The Nigerian government said Thursday it suspects the Islamic State-affiliated jihadist group Iswap was behind Sunday's attack on a church in southwestern Nigeria that left 40 people dead, including children.
This attack occurred during the morning service at St Francis Catholic Church in the town of Owo, located more than 1.000 kilometers from the regions where the jihadists of Iswap and Boko Haram usually rage in Nigeria.
“We have been able to locate the perpetrators of this tragic and heinous attack,” Nigerian Interior Minister Rauf Aregbesola told reporters.
“According to the information we have, it could be Iswap. The animals of Iswap, craving attention and recognition, are suspected of having launched this attack,” he added, without giving further details.
This attack was carried out in southwestern Nigeria, a region usually spared the killings of criminal gangs and jihadist groups that operate elsewhere in Nigeria. But the violence of this assault and the modus operandi used are reminiscent of their methods.
According to the first elements communicated Monday evening by the police, the assailants, some of whom were "disguised as worshipers" and armed with explosives, attacked the parishioners, while others positioned around the church fired on the building from different directions. Kalashnikov bullets, and fragments of improvised explosive devices (IEDs), were found at the scene of the massacre, along with three unexploded IEDs.
Local authorities released a new report on Wednesday evening, saying that 40 people had died, and 61 injured were still being treated in various hospitals in the city.
A previous report released Tuesday by the authorities reported 22 dead and 58 injured. The new report takes into account the victims transported to private hospitals which had not previously been counted.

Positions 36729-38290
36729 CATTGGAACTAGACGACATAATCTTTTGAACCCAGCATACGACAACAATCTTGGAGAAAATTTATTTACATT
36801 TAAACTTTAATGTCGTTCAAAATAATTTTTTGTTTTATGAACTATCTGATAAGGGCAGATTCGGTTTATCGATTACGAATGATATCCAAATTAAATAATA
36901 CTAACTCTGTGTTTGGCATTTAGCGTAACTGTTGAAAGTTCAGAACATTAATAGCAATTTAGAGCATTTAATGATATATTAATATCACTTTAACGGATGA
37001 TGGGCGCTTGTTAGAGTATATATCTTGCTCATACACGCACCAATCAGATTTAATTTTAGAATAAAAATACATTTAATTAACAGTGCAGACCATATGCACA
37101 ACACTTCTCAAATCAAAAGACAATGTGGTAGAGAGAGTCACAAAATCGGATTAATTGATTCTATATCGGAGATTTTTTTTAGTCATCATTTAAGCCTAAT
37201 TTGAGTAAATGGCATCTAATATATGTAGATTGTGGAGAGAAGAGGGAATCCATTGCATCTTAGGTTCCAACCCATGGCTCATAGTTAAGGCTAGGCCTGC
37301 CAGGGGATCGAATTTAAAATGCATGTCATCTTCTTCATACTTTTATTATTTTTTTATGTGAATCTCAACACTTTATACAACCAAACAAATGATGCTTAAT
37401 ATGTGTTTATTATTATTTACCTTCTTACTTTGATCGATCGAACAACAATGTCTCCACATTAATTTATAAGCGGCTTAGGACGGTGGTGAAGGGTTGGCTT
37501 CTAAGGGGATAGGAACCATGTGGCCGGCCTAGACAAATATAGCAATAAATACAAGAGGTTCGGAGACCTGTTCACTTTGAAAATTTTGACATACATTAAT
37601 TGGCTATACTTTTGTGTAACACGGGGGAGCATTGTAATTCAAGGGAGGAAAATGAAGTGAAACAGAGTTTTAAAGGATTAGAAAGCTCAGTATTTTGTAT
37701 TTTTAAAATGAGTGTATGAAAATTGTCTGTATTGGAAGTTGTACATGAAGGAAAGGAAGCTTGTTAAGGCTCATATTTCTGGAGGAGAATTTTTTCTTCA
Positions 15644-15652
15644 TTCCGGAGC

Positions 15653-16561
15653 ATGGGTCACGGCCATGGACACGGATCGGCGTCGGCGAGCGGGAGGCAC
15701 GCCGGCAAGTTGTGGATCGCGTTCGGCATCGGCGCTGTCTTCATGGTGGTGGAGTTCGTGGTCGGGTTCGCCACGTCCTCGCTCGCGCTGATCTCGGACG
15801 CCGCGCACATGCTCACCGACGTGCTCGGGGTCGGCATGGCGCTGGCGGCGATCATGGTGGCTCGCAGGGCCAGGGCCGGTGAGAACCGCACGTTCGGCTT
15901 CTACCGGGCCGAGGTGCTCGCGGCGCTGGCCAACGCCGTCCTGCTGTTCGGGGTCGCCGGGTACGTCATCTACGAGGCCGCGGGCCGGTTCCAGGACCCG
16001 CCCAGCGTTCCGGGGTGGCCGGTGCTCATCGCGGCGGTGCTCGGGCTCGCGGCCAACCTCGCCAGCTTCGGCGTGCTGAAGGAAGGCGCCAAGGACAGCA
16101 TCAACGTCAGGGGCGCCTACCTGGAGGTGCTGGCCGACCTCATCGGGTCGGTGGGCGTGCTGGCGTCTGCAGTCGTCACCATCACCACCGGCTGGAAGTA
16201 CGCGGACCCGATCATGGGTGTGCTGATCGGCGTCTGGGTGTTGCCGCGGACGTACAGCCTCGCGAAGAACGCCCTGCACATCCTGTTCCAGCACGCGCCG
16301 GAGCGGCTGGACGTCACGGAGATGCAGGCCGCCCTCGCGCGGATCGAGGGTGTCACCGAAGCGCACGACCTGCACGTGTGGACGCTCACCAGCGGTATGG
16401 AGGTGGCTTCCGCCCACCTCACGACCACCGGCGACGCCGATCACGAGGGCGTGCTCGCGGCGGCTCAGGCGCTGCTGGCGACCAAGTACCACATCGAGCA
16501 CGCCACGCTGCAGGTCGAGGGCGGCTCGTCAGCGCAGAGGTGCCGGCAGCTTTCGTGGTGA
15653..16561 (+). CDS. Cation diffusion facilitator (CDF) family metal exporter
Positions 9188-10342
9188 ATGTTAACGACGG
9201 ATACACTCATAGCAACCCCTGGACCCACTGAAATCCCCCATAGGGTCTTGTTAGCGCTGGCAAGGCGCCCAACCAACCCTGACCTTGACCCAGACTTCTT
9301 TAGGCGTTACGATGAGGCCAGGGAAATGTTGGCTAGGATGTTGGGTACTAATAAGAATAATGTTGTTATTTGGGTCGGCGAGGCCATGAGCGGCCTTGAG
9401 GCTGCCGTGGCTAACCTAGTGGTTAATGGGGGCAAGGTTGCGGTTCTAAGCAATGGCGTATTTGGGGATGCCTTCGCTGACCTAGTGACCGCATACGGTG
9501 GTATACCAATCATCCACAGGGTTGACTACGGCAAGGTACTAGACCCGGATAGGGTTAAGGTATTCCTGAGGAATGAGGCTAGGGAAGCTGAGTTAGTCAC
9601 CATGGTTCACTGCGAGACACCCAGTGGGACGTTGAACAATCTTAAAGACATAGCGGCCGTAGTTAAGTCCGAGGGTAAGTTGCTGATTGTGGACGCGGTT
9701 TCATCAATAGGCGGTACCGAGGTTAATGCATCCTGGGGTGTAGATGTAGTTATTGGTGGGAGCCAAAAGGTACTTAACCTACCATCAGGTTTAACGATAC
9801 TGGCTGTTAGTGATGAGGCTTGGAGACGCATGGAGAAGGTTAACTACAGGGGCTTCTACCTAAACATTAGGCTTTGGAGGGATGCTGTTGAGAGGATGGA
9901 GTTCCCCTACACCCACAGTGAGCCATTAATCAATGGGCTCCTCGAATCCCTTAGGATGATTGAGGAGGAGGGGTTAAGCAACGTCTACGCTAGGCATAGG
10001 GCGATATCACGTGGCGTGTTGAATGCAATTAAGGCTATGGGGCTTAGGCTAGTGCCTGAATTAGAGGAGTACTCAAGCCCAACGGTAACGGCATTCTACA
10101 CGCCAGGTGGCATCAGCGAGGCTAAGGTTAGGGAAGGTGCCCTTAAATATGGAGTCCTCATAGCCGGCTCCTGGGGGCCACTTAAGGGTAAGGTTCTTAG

The governor did not specify the number of children killed or injured, but according to health authorities contacted by AFP, at least two children died and eleven others were injured. However, this figure could be higher because it only counts victims admitted to the city's children's hospital.
This massacre caused fear in Nigeria and outrage in the international community, and was condemned by the UN and Pope Francis.
Nigerian President Muhammadu Buhari, who denounced "the heinous killing of the faithful", ends his second term in February 2023 under fire from criticism, while the most populous country in Africa is plagued by widespread insecurity.
Northeastern Nigeria is the scene of a jihadist insurgency led by Boko Haram and Iswap, which has left more than 40.000 dead and 2 million displaced.
For several months, the Iswap has launched deadly attacks outside the area where it usually rages, affecting the neighboring regions of Taraba or Yobe.
Northwestern Nigeria is ravaged by criminal gangs that attack, loot, kidnap and kill.
Experts and observers warn of growing rapprochements between bandits, motivated by money without an ideological framework, and jihadists.
The Editorial Board (with AFP)